The way you look online

Impressions in-person and online are more important nowadays than ever before.  With a vast majority of folks using social media, we are front and center with people who could help shape our lives.  Tonight, #u30pro will be discussing how to professionally present yourself online. The chat begins at 8 p.m. EST if you plan to take part.

The tie makes Buster look more "professional."

As I entered the professional world back in the 90s (man, that sounds so old to say), I needed to rely on my resume and a demo tape.  In some senses, the tape was the “early” form of social media because that was my “on-air” persona.

In the last five years, we have seen Facebook, Twitter, LinkedIn, and the blogosphere serve as an online portfolio. The importance in this, to me, is that you can be constantly judged by colleagues, employers, and potential employers. How can you prevent someone from getting the wrong impression of you? Here are three ways.

1. Be smart- The old adage “think before you say something” can be re-imagined as “think before you tweet/post on Facebook.” Simply put… If you don’t want to see it retweeted, don’t type it.

2. Be honest- No one- friends or employers- like a fake.  It’s pretty easy to spot a fraud in social circles.  If you want to be taken seriously, show what you are about.  Drop some knowledge!

3. Be engaging- Something I stress in speeches and talks with clients is the importance of engagement.  You can have a Twitter account, but what are you doing with it? Show your networking and communications skills.  Get out there and participate (hint: check out #u30pro).

Are you always thinking about your online presence? If so, what advice would you give? Have at it in the comments section.


About JasMollica

"It's never too late to have a life and it's never too late to change one." That's something I tell students, friends, and family all the time. After living and working in New York City, I took my own advice in 2004, switched my career from the television/radio industry and got into public relations. Now, I spend my days as a PR/social media marketing consultant and get inspired daily. It's been a good ride, so far. But the car has plenty of gas left. I hope you'll join along in this guy's journey!

Posted on February 17, 2011, in Hot Topic, Marketing, Personal Branding, Public Relations, Social Media and tagged , , , , , , , , , . Bookmark the permalink. 6 Comments.

  1. Great post. I always have my online presence in mind AND since I have a teenager with Facebook, I am thinking of her online presence too.

    I may see it slightly differently than a lot of the #U30’s, though. I love interacting online – I love writing – 140 characters at a time, a status at a time, a post at a time – I’m in. BUT I am concerned that it looks unprofessional if I updated too many times during a workday. My supervisor is quite old school and I don’t think it would be viewed positively to think that I was flitting around social media world. Not to overgeneralize, but many #U30’s I know don’t think twice about that. There’s probably not a right and a wrong but I think it’s an issue – it was one for me as a supervisor – I was worried about subordinates’ fragmented attention spans.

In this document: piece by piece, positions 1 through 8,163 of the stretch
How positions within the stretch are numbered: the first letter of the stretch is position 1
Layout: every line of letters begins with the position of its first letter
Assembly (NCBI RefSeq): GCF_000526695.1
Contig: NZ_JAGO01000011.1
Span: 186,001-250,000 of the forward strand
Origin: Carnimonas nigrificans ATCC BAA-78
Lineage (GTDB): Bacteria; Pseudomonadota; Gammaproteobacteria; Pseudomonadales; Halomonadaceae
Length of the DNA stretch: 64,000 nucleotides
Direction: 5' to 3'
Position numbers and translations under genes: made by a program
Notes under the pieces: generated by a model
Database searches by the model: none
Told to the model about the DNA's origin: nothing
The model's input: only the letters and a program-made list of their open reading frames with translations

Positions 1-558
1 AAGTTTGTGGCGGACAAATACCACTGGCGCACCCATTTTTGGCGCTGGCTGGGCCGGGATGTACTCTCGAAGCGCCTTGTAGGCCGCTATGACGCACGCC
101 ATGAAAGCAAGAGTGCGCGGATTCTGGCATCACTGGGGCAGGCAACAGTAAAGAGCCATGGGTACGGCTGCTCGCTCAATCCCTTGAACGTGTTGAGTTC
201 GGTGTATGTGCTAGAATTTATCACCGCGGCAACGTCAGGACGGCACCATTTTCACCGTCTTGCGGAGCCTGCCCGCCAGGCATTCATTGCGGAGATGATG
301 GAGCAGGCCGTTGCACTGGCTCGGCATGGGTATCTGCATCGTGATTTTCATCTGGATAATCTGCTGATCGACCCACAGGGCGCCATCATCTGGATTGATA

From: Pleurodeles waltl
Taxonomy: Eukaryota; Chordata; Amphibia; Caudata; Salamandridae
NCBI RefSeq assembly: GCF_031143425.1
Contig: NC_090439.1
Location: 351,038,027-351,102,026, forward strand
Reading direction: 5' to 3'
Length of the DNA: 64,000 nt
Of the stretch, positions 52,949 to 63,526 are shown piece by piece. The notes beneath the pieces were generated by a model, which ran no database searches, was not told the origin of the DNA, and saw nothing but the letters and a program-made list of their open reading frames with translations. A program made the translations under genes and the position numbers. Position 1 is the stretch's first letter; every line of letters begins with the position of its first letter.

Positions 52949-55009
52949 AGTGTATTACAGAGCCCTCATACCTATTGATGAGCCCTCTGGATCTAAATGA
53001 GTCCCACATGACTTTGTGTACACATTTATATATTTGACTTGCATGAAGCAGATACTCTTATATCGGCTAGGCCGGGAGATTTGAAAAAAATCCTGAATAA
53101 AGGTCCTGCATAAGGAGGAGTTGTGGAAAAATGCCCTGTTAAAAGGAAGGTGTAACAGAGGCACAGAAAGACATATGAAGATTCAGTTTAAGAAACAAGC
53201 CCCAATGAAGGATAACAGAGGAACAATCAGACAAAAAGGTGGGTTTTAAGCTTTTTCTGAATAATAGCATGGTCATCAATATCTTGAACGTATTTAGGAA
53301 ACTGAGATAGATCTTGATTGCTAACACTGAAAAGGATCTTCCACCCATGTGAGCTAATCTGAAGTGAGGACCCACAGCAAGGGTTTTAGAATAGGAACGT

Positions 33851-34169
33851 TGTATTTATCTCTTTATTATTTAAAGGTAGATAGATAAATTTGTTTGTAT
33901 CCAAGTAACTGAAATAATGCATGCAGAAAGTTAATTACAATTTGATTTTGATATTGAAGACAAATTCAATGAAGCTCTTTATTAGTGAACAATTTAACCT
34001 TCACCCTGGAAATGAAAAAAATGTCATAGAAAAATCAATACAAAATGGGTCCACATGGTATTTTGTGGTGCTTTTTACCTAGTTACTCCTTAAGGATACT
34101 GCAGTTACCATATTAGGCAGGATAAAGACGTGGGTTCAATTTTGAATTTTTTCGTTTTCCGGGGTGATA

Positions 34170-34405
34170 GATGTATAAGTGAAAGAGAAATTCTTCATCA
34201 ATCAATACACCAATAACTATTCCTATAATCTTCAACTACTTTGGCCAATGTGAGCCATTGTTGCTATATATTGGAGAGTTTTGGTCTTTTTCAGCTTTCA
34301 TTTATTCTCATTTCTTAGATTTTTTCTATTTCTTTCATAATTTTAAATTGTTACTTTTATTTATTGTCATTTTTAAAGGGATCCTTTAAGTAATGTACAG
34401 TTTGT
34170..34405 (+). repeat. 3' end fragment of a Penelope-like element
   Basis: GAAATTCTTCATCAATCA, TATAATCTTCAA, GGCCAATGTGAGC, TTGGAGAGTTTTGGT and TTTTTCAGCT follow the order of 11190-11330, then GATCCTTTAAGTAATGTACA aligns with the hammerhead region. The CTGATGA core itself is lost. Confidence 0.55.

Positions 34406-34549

For my teenager, I just hope she and her friends think before they post too many pix with their tongues hanging out or “cups in their hands” about the scholarships and recommendations they may be needing in a few years — from people who are Social Media active.

    • I think there is still a slight hesitation from some business about how their employees are using social media. In PR, though, it’s necessary for me to do outreach for myself and clients.

      It’s a balancing act, both with revealing information and work flow. If employees’ work isn’t getting done, then something needs to be done.

      Thanks, Paula!

  2. Jason,
    Your point about being engaging is on target with a big moment we had in our family this week. I’ve been introducing my husband to Twitter (the man who hate Facebook and, after two years, is finally understanding that it CAN be used for GOOD).

    He’s been a new “client” of mine on Twitter and FB fan page. He started seeing Twitter mentions sent to his phone this week and it sort of freaked him out. As much as I was trying to avoid the topic, we had a Twitter lesson. That old saying about teaching a loved one…the hardest challenge…? Too true. However, his questions and frustrations taught me a lot and I have great new references for when I speak on the topic. I digress.

    My point, though, is that I was so proud of him when he said “Well, a key thing for me is customer relations – so I want to be sure to reach out, respond and support everyone who reaches out to me.” I grinned from ear to ear and told him he fully understood Twitter. I believe that our true colors do show through social media. As you’ve told me a few times, Jason, just be yourself and success will follow.

    • Rachel,
      We should change your Twitter handle to “ThePersauder!” 🙂

      It’s great to see that your husband is embracing Twitter. He’s right, though. With him getting into social media, he is establishing (hopefully) a positive online presence. It will help with business and, most importantly, customer outreach.

      Thanks again for reading and commenting!

  3. I’d like to add that because of the pervasive nature of social media platforms like Facebook and Twitter, the line between personal and professional presences online is blurring more and more. I post content online the way I’d normally speak in the office, colleague-to-colleague: nothing too upsetting or shocking, but it’s important to still be yourself.

    Thanks for the tips!
    Elizabeth Holtan

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